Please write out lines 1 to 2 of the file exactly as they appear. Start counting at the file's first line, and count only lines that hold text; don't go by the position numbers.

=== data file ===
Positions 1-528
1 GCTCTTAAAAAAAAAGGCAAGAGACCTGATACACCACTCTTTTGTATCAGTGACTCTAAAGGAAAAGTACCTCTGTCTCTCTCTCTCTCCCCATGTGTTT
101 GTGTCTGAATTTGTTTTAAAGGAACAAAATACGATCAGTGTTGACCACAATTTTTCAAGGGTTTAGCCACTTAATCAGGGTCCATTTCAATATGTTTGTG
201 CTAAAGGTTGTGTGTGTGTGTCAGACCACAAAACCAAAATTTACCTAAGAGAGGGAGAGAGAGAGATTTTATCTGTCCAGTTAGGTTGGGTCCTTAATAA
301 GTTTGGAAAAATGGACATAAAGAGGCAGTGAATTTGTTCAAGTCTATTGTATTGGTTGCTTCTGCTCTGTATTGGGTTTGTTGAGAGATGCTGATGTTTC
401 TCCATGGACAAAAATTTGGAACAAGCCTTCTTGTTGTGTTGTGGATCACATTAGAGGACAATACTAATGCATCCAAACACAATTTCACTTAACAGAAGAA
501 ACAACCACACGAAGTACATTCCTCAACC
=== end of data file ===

Positions 1-528
1 GCTCTTAAAAAAAAAGGCAAGAGACCTGATACACCACTCTTTTGTATCAGTGACTCTAAAGGAAAAGTACCTCTGTCTCTCTCTCTCTCCCCATGTGTTT